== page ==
Table of Contents
Plastering is the process of covering the rough surfaces of walls, columns, ceilings, and other building components with a thin coat of plaster to make the surface smooth and durable.
Plastering not only provides beautiful aesthetic beauty but also protects the surface from weathering agencies and vegetation growth.
Gypsum is a soft sulfate mineral composed of calcium sulfate dihydrate (CaSO4·2H2O). It is generally found in the form of rock and is white in color.
Gypsum plaster is a paste formed by mixing the gypsum powder and water in a suitable proportion.
No sand is used in gypsum plaster. Only mixing of gypsum powder and water is done to prepare gypsum plaster.
2. Constituents of Gypsum Plaster
Gypsum plaster consists of dry gypsum powder, water, and sometimes a small amount of accelerator to make anhydrous plaster.
Retarders like organic acids, soluble salts, basic phosphates, and proteins are used in gypsum plaster to reduce its setting time.
Hardeners also can be added to gypsum plaster for improving strength and non-brittleness properties.
3. History of Gypsum Plaster
Ancient people used to plaster their shelters with mud to make their structures durable and stable. With time, they started to replace mud with various materials like gypsum.
Gypsum plaster was used as an internal plaster in the Giza Pyramid. This provides strong evidence about the performance and durability of the gypsum plaster.
4. Precautions for Storing Gypsum
Gypsum has a self-life of 3-4 months from the date of manufacture. But self-life can be increased further for additional 6 months if stored properly with great care.
Gypsum has a setting time of 25-30 minutes which may be reduced due to exposure to humidity, moisture, and frozen backgrounds. Hence, it should be stored in a closed area such that its hydrating property won’t let it to be expired soon even in humid conditions.
5. Thickness of Gypsum plaster
While applying gypsum plaster on walls, ceilings, or other surfaces; its thickness really matters.
Even experts recommend applying gypsum plaster with a minimum thickness of 6 mm to avoid cracks and peels-off problems.
Thus, gypsum plaster should be applied in the thickness of 6-20 mm.
For undercoat, the thickness of gypsum plaster is:
For walls = 11 mm,
For ceilings = 8mm
For finishing coat = 2 mm.
If thick plastering is required more than 20 mm thickness, then an extra coat of cement sand plaster can be applied within the thickness of 8-12 mm and over it, gypsum plaster of not less than 6 mm is coated for smooth finishing.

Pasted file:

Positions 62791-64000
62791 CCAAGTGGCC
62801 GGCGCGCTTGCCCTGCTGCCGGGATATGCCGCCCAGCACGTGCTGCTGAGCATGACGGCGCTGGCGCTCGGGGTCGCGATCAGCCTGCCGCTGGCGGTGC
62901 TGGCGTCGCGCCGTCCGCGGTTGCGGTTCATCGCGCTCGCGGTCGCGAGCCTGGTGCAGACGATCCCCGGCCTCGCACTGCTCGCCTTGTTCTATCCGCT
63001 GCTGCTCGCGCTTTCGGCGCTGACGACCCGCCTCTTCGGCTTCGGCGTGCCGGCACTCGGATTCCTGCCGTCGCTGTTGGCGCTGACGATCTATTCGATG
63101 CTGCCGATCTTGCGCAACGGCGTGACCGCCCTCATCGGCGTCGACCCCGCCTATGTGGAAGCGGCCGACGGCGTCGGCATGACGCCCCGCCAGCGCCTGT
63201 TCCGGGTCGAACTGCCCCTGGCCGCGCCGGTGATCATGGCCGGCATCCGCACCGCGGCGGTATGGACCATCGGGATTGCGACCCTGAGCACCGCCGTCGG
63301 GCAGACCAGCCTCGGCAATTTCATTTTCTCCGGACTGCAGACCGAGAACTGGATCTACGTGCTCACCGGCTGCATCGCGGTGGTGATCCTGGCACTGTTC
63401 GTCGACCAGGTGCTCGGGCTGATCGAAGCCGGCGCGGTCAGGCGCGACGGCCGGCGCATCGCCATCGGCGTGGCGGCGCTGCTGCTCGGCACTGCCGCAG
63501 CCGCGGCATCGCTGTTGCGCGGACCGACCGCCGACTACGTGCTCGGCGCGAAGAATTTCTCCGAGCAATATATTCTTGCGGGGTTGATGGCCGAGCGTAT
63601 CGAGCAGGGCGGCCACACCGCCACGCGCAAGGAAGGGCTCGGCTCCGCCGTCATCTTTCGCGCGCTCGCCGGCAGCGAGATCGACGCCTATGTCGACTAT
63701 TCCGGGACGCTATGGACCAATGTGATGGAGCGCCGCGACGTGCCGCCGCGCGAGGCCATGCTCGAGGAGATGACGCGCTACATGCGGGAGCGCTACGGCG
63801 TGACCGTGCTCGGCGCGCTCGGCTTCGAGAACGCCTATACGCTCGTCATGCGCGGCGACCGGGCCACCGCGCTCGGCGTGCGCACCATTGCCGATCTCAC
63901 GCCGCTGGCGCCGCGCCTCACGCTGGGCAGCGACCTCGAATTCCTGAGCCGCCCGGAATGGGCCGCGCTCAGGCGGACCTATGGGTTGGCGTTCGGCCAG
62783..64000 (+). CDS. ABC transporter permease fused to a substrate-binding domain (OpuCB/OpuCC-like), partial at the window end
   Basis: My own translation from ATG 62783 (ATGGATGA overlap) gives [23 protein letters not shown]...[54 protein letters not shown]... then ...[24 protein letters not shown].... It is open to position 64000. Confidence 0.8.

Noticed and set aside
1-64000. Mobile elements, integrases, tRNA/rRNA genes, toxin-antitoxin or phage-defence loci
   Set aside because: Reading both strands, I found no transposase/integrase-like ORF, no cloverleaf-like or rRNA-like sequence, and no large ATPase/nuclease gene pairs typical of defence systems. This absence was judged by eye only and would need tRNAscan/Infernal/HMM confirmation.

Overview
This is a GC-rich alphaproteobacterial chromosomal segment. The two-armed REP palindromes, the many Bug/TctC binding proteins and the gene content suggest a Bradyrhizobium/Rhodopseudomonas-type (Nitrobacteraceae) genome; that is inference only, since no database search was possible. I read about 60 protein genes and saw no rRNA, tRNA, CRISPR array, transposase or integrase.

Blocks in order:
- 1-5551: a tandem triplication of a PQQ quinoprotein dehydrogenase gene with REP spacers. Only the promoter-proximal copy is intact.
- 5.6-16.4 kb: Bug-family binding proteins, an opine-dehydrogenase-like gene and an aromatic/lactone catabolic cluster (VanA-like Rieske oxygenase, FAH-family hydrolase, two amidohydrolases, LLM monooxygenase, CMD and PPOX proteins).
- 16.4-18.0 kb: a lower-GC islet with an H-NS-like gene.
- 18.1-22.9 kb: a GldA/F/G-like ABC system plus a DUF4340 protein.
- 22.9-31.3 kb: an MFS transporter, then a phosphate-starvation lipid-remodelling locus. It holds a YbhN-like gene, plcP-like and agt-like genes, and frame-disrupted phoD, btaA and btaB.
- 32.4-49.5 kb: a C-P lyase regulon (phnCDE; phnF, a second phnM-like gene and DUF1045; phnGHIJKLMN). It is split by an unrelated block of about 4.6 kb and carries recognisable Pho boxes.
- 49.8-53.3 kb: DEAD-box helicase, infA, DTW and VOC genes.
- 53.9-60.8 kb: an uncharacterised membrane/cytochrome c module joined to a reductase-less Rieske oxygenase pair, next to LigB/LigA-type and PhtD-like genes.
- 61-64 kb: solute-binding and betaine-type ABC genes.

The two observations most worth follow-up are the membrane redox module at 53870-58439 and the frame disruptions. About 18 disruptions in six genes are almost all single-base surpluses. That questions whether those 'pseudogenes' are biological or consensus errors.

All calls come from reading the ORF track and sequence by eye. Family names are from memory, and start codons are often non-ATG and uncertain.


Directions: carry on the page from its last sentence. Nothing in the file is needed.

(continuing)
Mainly, the gypsum bag has a weight of 25 kg and plaster prepared from each bag provides the coverage of 21 ft² with a thickness of 12 mm.
For aesthetic beauty; after complete drying of plaster, it can be painted.
6. Types of Gypsum Plaster
i. Based on heat generation during the manufacturing process
a. Anhydrite Gypsum Plaster
Anhydrite gypsum is manufactured by heating gypsum to 170 °C.
And plaster prepared using Anhydrite gypsum is known as Anhydrite Gypsum Plaster.
b. Hemihydrite Gypsum Plaster
When gypsum in hydrated form is heated to more than 170°c, Hemihydrite gypsum is formed.
Plaster prepared using Hemihydrite Gypsum is known as Hemihydrite Gypsum Plaster.
ii. Based on the Application
a. Casting Gypsum plaster
b. Undercoat Gypsum Plaster
c. Finish Gypsum plaster
d. One coat Gypsum plaster
e. Machine applied Gypsum Plaster
7. Process of Applying
a. Preparation of surface
All the joints and surfaces of the masonry are well cleaned with a wire brush.
It should be confirmed that the surface is free from oil, grease, etc.
b. Preparation of Plaster
Gypsum plaster comes in bags in powder form. It is then mixed with water in a clean dry vessel and stir for 2 to 3 minutes.
c. Application of Plaster
After preparing the plaster, apply it to the surface with firm pressure.
Gypsum Plaster gets stiffen quickly so continue flattening. When the plaster becomes sufficiently firm, scour the surface with sponge float & water if needed. For a smooth surface, trowel the surface progressively.
The surface after plaster should not be exposed to moisture and painting is restricted until the plaster dries completely.
Plaster can be applied in multiple coats also. The total thickness of this plaster should vary between 6 mm to 20 mm.
8. Properties of Gypsum Plaster
a. It is practically unaffected by bacteria.
b. It is light in weight.